Many parents will find the cultural differences between how children and family are perceived fascinating. In East Asia the child is perceived as having a role within the family. In America the child is perceived as ‘me’, a family member but separate. Asian children also directly perceive their failure as a result of the family, and that pressure keeps them on the path to academic success more so than in other countries.

In my interview with Dr. Grove he shared with me a story about parents interacting with their children. The cover of The Drive to Learn has a mother helping a young girl with her homework. They aren’t having fun, they’re simply doing work together and it appears that the student is learning. Grove’s search for a photo took him through various photo libraries, but all of the photos had parents and children playing together, which is not the story that the cover wanted to tell. Dr. Grove had to have the photo ordered because one showing a parent and child studying together didn’t exist.

The book also has lots of quotes from Asian students who attended school in the United States and then went back home or vice versa. Their observations are fascinating. If you’re a person who thinks that kids don’t want to be challenged or don’t like school for questionable reasons their quotes can be a game changer. When you first open the book you see a quote from a sixth grade student who was comparing academic expectations in Japan to the U.S. “(in America) you didn’t really have to really, really do it.”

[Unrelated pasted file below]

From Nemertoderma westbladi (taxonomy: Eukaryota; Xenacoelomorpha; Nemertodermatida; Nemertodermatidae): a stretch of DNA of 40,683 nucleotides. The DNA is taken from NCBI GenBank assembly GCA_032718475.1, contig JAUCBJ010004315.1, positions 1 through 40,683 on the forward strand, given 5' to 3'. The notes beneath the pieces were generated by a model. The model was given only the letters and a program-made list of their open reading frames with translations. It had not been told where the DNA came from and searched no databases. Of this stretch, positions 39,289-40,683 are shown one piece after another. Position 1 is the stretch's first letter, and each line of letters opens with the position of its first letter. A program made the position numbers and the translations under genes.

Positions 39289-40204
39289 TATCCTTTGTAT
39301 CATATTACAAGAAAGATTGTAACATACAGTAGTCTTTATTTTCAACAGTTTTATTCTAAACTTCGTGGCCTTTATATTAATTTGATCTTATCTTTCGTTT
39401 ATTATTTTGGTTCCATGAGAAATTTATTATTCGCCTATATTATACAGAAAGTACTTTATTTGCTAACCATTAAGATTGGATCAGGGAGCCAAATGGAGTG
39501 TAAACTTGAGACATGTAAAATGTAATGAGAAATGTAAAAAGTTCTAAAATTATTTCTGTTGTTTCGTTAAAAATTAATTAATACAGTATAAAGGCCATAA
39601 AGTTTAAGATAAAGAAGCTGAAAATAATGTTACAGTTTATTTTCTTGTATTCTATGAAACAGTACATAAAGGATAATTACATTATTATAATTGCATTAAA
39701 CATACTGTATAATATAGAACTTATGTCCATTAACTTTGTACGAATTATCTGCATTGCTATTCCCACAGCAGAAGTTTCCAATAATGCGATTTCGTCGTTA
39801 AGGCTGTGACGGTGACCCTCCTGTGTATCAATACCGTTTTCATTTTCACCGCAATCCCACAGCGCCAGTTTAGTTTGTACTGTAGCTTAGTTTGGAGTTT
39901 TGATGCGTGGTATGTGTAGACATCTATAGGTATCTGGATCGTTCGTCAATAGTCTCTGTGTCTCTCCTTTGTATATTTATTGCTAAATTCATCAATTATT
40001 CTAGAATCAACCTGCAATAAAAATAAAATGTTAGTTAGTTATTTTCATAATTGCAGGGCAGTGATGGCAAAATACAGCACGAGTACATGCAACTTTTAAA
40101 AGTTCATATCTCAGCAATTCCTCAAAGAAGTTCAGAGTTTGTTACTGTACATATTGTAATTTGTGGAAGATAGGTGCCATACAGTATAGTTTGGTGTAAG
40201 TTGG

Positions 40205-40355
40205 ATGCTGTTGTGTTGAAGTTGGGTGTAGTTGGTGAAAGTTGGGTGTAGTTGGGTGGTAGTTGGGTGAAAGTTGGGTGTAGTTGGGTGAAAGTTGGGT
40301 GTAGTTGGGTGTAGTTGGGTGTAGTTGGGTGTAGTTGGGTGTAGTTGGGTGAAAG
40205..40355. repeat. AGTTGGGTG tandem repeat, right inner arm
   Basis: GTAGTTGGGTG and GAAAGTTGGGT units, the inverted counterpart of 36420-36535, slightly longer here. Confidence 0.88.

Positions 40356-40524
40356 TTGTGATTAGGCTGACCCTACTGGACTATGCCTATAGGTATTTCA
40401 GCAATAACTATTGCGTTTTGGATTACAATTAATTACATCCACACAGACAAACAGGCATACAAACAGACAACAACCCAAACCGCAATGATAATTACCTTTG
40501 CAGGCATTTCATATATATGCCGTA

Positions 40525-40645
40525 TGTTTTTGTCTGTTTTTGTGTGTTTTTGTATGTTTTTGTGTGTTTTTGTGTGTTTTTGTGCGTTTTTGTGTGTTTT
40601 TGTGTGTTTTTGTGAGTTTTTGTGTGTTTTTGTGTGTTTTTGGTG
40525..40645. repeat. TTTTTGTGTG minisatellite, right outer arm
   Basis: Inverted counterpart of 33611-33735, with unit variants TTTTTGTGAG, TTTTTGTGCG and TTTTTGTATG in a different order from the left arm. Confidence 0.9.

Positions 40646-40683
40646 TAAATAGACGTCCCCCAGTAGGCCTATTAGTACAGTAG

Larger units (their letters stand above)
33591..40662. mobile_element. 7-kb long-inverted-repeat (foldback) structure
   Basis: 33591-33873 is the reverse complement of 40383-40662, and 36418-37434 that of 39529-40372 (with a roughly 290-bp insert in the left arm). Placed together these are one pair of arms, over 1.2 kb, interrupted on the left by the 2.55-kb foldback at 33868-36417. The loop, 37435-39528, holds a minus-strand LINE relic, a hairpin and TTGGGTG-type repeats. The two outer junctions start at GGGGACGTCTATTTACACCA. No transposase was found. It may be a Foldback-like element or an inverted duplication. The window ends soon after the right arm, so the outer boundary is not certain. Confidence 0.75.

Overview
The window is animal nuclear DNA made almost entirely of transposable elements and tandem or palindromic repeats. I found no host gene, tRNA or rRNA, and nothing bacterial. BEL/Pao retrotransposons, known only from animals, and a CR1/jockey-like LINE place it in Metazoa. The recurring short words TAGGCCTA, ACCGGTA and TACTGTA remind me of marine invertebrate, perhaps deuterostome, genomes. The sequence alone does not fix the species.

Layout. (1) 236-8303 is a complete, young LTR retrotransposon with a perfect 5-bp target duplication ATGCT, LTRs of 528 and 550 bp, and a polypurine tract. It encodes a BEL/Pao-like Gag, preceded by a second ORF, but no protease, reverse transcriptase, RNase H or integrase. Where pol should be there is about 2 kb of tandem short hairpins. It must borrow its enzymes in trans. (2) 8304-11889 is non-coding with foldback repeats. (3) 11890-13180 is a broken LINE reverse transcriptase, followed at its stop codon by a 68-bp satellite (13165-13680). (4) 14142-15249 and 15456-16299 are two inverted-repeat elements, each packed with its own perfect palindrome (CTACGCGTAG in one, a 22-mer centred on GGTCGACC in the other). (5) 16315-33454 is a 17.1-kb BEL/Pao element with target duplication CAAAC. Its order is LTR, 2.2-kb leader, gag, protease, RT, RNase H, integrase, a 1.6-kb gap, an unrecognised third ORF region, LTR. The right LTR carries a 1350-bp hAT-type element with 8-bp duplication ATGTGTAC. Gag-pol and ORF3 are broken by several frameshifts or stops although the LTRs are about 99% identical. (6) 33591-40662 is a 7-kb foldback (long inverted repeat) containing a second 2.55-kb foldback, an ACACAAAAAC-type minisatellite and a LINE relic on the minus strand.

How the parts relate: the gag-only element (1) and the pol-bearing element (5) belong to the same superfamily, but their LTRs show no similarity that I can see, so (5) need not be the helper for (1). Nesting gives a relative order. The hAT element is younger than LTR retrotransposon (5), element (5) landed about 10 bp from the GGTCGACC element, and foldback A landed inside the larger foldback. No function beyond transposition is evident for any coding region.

The Drive to Learn is a great overview as to why Asian students score higher and achieve more. The answer is not what some parents want to hear, but it’s what they need to know if they want their child to succeed on a level that they deserve. Doctor Grove manages to parlay these lessons in a way that doesn’t make western parents feel guilty or lazy; but it points out precisely what their Asian counterparts are doing to make their kids learn and retain more.